The Varied Emotional Stages Of Writing A Book

I’ve talked about this before, and I certainly like to joke that my creative process takes a certain path, and that writing a book tends to go through a certain set of stages — and that remains true but as I write book after book (being fortunate enough to have a rather large slate of books released in a very short amount of time), I’m learning that while many of these emotional pivot points seem guaranteed, what isn’t guaranteed is the order in which they present themselves.

What follows are many of the, erm, feelings I seem to experience while writing books. I can experience these feelings week to week, day to day, even hour to hour.

(Oh, and the solution to many of these is simple: just keep writing. Get it done. Fix it in post.)

1. Everything Is Awesome

STORYTIME DANCE PARTY. Everything is fireworks and rainbows and hoverboards. Sometimes you’re writing and everything just feels good. Shit just works. It’s like a day where everyone is on time and you find money in the pocket of an old jacket and it’s lights and colors and you can smell numbers and taste dreams. You feel like, this is the best thing I’ve ever done, this is the next level, all the words are lining up like they’re supposed to. It’s high-fives and blow-jobs. It’s cosmic cunnilingus from the gods themselves.

2. Everything Is Nuclear Dogshit

Ahh, the emotion that so frequently follows the everything is awesome stage — this is the crash after a high, this is the hard landing after a flight, this is the doom volcano erupting in order to end your civilization’s Golden Age. You hit this point where nothing works. All the words taste of ash and pee. Your entire book sounds like this inside your head: BLAH BLAH BLAH BLAH BLAH BUH BUH BBBBBT FZZZZ AAAAAAAAH. You’re not even sure you’re writing in your native language anymore. You seriously contemplate not only deleting the manuscript, but actually hitting your computer with a hammer so that no remnant of your awfulness may remain to poison the lovely world to which you should have never been born.

3. Everything Is Distracting

Hey, guys, Twitter is on! So is Facebook! Hey, an email. Hey, new iPhone game. Hey, the finale to last night’s Favorite Show was on. I don’t wanna miss it! Jeez, what’s the weather doing? What’s the weather doing in Chicago? Toronto? Capetown? Xibalba? How’s the moon? Is the moon good? HA HA HA look at this funny meme where they take kangaroos and dress them up as the Queen of England and then they punch children. Goddamn kangaroos, you hilarious. Ooh video games. And candy. Dopamine delights! Don’t I have some cocaine? COKE BINGE, that’ll help the writing. Jeez, what’s the weather doing? COKE BINGE PART TWO! Did I write any words today?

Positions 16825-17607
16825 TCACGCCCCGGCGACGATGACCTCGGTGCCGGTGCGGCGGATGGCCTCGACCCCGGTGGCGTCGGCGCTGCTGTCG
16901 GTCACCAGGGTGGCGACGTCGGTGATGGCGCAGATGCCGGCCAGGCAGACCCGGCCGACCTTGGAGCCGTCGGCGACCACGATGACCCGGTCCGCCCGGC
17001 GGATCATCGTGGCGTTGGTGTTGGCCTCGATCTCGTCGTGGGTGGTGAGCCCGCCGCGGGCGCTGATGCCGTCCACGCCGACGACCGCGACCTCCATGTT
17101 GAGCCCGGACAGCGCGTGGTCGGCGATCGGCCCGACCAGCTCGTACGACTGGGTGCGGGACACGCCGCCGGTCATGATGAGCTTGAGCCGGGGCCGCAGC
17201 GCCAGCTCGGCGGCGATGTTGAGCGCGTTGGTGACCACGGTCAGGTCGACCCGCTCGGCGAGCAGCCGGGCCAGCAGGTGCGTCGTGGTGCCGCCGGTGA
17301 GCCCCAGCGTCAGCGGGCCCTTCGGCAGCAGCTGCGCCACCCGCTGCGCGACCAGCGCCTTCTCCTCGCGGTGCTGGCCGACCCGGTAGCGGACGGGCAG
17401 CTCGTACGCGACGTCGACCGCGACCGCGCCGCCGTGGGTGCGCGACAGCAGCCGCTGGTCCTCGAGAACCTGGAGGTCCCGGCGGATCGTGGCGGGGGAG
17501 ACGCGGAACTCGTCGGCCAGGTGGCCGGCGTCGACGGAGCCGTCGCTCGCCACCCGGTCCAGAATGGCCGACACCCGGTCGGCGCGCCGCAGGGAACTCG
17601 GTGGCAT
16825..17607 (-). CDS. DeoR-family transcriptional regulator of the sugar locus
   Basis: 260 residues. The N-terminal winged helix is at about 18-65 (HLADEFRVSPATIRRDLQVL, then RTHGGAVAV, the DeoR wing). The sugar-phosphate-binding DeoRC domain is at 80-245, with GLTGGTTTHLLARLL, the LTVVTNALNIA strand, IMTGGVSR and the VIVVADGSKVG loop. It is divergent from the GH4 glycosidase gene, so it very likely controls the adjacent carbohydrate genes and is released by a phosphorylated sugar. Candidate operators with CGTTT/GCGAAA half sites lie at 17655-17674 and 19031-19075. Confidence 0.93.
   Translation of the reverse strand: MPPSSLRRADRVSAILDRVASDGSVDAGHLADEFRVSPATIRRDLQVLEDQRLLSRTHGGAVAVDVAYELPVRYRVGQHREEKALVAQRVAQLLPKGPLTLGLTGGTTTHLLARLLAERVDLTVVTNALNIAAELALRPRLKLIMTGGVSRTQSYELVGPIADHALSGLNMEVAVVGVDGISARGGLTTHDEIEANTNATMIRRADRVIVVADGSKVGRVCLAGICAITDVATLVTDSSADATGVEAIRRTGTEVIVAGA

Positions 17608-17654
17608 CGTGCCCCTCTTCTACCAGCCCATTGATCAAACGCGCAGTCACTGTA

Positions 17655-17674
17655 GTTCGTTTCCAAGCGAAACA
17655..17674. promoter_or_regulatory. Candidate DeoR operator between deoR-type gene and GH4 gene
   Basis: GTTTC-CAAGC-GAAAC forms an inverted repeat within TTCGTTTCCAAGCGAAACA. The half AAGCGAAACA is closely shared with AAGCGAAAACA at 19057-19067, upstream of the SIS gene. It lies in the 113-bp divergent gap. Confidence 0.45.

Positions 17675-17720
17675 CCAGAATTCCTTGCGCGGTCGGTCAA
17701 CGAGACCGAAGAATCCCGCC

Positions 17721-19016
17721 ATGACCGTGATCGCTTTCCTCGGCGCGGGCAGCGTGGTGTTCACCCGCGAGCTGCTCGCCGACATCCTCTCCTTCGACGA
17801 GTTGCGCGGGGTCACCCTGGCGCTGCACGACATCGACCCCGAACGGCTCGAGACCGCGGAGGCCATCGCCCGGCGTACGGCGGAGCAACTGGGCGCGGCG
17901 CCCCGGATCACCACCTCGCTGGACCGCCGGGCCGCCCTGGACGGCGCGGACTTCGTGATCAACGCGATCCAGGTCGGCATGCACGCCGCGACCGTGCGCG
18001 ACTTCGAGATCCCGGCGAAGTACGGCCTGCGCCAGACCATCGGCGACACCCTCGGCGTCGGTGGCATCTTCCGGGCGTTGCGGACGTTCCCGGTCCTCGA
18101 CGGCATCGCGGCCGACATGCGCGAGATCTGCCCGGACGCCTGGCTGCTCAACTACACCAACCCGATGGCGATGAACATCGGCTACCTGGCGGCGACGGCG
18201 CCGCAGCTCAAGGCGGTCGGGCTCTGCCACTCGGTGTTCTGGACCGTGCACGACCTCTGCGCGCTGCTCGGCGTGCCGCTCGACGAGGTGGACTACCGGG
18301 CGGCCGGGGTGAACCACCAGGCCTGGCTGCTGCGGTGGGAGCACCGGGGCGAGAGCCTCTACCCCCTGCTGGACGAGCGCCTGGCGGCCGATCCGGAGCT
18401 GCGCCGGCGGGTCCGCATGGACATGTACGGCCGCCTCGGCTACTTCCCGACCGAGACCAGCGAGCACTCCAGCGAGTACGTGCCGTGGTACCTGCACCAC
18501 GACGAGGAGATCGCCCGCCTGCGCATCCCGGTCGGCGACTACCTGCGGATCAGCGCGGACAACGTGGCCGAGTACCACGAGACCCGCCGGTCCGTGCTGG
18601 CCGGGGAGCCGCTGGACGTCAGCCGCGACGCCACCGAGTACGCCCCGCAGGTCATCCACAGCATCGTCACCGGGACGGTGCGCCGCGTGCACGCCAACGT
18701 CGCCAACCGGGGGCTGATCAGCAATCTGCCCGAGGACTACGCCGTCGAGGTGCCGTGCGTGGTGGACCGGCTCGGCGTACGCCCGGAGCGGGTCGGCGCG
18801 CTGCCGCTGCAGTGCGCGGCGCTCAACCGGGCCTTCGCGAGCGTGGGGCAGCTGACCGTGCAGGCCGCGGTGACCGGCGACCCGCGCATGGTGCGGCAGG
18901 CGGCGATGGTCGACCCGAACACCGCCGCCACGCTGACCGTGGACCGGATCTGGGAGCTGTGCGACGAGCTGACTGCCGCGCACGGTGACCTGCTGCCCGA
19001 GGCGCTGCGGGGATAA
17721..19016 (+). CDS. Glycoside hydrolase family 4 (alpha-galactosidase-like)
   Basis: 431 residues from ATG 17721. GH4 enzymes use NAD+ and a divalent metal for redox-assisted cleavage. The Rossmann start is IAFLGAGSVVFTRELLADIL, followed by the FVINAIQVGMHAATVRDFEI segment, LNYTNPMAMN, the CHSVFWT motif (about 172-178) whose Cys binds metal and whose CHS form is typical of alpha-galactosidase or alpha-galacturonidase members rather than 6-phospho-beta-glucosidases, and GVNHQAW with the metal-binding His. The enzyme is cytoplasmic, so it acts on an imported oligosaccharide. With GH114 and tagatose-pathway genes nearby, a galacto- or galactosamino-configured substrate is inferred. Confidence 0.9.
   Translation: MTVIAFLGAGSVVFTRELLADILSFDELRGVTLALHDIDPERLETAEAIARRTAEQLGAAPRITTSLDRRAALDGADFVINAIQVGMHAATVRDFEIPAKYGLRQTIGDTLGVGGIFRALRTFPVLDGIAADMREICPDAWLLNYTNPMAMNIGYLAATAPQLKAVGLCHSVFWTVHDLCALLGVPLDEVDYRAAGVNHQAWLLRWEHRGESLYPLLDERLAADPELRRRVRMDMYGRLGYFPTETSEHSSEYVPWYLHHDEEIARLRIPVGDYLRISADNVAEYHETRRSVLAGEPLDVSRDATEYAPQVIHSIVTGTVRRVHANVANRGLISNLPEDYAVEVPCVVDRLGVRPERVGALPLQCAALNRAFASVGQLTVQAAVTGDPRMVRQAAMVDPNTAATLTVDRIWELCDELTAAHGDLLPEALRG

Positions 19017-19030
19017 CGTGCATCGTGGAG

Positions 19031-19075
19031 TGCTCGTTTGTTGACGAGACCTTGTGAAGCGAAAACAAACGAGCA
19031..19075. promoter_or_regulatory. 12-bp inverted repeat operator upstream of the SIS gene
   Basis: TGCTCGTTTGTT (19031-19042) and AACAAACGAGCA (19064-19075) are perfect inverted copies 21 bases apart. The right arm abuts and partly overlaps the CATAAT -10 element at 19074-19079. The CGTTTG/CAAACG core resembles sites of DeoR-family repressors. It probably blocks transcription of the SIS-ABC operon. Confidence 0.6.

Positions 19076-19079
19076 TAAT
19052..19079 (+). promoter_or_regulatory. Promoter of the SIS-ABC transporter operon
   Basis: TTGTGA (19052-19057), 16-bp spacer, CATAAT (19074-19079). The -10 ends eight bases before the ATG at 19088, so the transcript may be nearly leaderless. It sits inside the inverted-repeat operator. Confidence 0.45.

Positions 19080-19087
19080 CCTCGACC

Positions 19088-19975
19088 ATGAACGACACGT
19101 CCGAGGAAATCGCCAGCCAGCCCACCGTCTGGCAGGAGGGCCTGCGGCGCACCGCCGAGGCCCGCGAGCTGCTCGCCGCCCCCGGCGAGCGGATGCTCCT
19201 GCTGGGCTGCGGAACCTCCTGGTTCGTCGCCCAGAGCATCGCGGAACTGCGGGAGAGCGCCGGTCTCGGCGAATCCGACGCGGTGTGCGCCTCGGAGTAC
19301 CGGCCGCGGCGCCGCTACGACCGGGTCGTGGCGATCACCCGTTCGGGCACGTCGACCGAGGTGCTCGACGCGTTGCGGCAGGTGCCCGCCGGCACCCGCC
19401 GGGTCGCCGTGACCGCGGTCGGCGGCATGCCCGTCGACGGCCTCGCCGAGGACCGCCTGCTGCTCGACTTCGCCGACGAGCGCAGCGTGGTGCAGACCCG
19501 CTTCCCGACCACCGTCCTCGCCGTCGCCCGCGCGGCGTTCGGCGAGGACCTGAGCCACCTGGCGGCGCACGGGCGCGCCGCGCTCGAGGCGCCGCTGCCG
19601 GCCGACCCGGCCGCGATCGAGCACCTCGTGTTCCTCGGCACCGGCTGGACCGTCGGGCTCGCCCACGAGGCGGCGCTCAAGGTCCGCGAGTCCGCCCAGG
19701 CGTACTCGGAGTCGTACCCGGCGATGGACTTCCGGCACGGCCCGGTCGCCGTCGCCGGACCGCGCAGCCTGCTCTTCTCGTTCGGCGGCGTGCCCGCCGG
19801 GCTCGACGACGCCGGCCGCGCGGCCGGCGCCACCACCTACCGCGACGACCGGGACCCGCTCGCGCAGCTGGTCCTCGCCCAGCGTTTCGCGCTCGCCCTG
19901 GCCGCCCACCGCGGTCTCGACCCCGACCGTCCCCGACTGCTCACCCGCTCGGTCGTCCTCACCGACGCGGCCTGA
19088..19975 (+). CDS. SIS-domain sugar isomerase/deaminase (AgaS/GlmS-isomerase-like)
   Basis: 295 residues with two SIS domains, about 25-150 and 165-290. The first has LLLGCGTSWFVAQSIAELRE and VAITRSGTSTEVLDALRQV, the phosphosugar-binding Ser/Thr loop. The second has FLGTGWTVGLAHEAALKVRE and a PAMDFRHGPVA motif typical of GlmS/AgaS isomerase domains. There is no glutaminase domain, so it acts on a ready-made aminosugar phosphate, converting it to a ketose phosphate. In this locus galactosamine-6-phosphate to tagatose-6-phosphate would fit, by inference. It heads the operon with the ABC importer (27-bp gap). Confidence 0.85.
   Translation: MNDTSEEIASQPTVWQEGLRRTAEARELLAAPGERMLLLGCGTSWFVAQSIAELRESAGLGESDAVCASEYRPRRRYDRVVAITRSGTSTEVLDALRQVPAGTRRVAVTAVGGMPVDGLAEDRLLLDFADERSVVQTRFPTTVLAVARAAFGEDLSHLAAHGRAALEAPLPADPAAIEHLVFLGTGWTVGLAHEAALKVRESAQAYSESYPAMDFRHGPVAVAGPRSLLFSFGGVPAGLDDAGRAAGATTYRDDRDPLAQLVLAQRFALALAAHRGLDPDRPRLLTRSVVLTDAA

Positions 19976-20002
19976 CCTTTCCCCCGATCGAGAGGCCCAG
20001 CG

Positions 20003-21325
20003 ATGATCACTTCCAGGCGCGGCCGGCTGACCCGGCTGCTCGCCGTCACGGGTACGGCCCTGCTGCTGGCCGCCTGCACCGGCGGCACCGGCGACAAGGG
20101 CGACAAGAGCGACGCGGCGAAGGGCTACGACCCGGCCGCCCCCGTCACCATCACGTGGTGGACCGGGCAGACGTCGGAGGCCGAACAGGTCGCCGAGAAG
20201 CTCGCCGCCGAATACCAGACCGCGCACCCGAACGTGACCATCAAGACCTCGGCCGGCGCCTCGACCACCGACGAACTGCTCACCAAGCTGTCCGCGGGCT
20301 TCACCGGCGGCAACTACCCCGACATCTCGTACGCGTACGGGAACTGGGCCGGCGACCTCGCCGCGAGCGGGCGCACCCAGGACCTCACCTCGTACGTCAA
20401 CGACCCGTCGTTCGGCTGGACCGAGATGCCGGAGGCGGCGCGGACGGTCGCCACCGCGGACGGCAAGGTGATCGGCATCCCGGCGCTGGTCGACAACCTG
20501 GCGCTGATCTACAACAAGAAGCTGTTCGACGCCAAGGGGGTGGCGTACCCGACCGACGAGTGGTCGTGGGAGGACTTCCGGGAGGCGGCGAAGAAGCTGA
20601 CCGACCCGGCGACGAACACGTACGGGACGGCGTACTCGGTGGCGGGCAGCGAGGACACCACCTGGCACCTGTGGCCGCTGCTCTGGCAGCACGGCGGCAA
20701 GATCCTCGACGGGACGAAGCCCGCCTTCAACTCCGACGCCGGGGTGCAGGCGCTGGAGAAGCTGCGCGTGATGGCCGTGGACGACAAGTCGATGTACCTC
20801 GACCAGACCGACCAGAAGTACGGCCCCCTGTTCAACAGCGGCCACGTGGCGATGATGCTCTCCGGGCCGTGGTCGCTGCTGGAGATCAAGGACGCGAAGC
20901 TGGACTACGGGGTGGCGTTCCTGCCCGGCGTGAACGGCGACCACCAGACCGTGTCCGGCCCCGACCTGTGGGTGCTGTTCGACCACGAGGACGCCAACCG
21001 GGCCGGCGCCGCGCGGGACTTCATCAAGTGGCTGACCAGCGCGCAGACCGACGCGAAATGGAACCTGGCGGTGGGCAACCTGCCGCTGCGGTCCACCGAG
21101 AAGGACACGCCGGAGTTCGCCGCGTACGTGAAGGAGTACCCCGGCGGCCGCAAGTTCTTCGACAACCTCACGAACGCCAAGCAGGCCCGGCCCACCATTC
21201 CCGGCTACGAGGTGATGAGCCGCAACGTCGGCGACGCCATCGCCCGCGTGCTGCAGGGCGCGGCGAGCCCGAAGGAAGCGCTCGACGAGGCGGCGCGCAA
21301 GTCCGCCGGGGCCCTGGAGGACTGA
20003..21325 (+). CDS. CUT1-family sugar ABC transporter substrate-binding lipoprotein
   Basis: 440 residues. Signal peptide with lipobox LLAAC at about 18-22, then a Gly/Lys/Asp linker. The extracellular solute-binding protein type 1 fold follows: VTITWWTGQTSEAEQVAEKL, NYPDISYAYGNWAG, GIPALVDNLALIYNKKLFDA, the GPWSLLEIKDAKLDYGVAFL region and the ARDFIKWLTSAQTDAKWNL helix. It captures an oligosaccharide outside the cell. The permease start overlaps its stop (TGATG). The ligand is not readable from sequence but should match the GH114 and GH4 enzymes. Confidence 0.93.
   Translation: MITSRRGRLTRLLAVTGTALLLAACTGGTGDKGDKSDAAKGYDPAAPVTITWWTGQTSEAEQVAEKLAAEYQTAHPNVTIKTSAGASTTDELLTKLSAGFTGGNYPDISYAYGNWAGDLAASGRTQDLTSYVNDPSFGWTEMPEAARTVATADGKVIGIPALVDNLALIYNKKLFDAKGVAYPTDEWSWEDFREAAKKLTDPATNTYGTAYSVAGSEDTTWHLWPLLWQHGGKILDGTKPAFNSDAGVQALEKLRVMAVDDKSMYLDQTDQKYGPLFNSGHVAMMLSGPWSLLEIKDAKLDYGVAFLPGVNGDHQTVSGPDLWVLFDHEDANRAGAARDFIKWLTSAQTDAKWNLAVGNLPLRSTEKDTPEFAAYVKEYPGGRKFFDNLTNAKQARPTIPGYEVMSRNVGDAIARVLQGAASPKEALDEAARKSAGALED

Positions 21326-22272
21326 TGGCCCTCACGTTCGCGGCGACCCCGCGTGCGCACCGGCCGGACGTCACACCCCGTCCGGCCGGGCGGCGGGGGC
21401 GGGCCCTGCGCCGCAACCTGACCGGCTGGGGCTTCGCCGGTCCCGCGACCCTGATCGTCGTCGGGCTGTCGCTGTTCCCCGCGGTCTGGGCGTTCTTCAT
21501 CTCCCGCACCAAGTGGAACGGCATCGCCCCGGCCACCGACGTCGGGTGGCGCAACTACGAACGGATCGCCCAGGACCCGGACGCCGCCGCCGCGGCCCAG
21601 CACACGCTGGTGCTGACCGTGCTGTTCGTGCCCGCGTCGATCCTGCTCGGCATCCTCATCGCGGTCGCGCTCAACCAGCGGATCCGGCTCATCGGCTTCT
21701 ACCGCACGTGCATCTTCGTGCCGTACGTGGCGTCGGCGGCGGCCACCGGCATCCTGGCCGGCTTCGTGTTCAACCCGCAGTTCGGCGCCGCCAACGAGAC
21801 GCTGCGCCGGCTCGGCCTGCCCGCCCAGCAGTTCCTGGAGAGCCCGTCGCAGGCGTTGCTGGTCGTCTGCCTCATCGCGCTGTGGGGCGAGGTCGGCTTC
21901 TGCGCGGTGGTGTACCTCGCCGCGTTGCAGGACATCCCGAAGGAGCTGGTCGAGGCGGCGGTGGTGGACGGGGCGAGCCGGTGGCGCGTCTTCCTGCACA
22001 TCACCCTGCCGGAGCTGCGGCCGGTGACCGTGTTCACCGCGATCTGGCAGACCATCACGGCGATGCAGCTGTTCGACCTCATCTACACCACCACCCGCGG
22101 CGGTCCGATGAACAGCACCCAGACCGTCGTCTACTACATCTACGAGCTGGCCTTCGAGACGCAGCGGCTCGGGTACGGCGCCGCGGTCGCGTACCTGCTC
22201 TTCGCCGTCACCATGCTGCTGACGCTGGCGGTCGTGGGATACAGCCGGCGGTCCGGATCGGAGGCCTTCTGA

4. Everyone Is Bothering Me

People won’t shut up. The dog won’t stop farting in your office. A toddler is at your door and it’s not even your toddler. The trash truck is outside rattling cans and they’ve been there for — *checks watch* — 47 minutes. Car alarm. Phone calls from your mother. Overzealous helper monkey. Just as you start to gain a little momentum, something undercuts it — and then going back to the words feels like just getting going again.

5. Don’t Worry, I’m Doing Things That Feel Like Writing!

I’m researching! Worldbuilding! Outlining! Reoutlining! Re-reoutlining! I’m reading about writing! I’m reading about publishing! I’m finding celebrity photos of who should play my characters in the eventual movie! Now I’m Photoshopping them because I wanna know what Brad Pitt and Jennifer Lawrence’s children will look like (SO GOLDEN, LIKE LITTLE HUMAN OSCAR STATUETTES.) I will now take time to imagine what my book cover will look like. So photorealistic! Now I’m tweeting — I mean, “building my platform or brand or base or audience or something professional-sounding.” I’ve written nothing today! Ha ha ha *weeps*

6. The Blank Page Is A Terrifying Polar Expanse Where I Will Die

It’s a big blank page. Tabula rasa, baby. It’s biggest and emptiest on the first day of writing, though nearly any day of writing can see you confronted by a new page, devoid of words. Some writers get excited. Me? It freaks me out. It’s too big. Too white. I feel like I’m just gonna shit up this pretty snowscape with my trompy stompy dirty boots. It’s like a mountain before an avalanche. It’s like the white light of death. It’s the sheer infinity of potential. The unrefined expanse of utter possibility. And anything I do feels like ruining it.

7. Course Correction: Glue, Duct Tape, Bubble Gum, A Sextant